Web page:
34% of investors want their money to help build a sustainable economy
A third of UK investors (34%) want their savings and investments to help create a more sustainable economy, according to a YouGov survey conducted for National Ethical Investment Week (NEIW).
Investors said they would be particularly keen to back the transition to a low-carbon economy, with 42% saying they would be interested in investing in renewable energy sources while 40% said they would support energy efficiency companies.
Sustainable agriculture and waste and recycling projects were also popular choices, with 38% and 39% of investors expressing interest respectively.
Claudia Quiroz, investment director at Quilter Cheviot, argued that “low carbon energy, food, health, resource management and water” were the five key macro trends that sustainable investment must be built around.
“Sustainable investment is about investing in the new economy – the new economy is cleaner and more efficient”, she said.
“We need to be investing in companies that respond faster and operate with better quality principles in a carbon-constrained environment.”
The decarbonisation of the British economy has been the subject of recent debate, after MPs and climate change experts warned the government that lowering the UK’s carbon reduction targets would be unjustified and short-sighted.
Lord Deben, chair of the committee on climate change, wrote to energy and climate change secretary Ed Davey, insisting that the ‘carbon budget’ must not be changed. He also added that to delay a decision over the budget would only increase doubt over investment in low carbon technologies in the UK.
The debate followed the Intergovernmental Panel on Climate Change’s (IPCC) latest review on the science of climate change. For the first time, scientists estimated how much more carbon dioxide can be released into the environment by manmade processes before irreversible damage is done.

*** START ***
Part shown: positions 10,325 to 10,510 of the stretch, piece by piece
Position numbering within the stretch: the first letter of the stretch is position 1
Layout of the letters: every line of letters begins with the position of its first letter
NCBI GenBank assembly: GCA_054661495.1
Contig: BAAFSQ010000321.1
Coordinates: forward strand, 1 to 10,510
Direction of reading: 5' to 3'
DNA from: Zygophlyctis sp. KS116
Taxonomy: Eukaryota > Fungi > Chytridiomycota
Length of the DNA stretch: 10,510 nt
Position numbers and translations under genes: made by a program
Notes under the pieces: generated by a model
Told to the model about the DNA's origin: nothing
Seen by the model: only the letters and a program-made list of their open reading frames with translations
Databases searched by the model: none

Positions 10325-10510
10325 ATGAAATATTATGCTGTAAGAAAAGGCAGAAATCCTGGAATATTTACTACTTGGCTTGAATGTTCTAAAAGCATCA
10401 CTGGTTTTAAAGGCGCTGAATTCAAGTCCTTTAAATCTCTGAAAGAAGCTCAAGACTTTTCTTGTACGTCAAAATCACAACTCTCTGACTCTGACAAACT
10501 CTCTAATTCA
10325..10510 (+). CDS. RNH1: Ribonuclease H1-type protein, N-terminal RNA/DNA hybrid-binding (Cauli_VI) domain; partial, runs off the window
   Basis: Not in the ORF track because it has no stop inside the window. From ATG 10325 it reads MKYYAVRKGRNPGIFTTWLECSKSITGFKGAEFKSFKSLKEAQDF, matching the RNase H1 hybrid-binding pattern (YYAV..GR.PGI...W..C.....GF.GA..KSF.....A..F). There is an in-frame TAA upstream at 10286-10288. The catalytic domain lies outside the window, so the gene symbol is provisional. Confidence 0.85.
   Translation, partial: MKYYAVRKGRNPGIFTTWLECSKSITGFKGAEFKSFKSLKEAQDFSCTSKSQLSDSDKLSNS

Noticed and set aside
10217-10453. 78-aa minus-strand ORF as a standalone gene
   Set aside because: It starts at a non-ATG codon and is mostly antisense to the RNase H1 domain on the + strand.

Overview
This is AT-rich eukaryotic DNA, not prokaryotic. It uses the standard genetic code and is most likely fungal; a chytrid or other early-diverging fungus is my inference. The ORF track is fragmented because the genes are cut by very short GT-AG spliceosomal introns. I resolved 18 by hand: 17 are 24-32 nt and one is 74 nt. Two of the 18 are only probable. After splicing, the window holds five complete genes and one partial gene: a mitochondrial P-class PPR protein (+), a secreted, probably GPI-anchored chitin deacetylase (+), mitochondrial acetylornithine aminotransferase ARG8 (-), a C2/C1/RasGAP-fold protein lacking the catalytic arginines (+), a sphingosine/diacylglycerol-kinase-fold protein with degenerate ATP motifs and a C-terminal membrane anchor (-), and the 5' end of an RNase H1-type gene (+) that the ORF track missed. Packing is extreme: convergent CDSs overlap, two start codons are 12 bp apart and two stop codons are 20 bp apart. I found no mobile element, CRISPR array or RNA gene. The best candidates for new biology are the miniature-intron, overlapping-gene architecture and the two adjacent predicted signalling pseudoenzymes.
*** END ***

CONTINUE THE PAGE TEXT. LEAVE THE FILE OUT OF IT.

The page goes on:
The IPCC said that in order to have a chance of keeping to less than a potentially catastrophic 2C of warming, the total carbon emitted globally could not exceed 1,000 gigatonnes. The report estimated that two-thirds of this budget may have already been used up.
Research has also shown that investors in carbon-intensive business could see their money burned. A study by the Carbon Tracker Initiative and the London School of Economics claimed that investors could see $6 trillion wasted in the next 10 years as policies limiting global warming stop them exploiting their coal, oil and gas reserves
The YouGov survey, commissioned by the UK Sustainable Investment and Finance Association (UKSIF) which co-ordinates NEIW, coincides with the release of figures by responsible investment research firm EIRIS, which revealed that £12.2 billion is now invested in green and ethical funds in the UK.
This represents a rise of around £1.2 billion from 2012, and is a dramatic increase from the £4 billion that was invested in such funds in 2001.
National Ethical Investment Week 2013 runs from October 13-19. Join the debate on Twitter using the hashtag #moneydoinggood.
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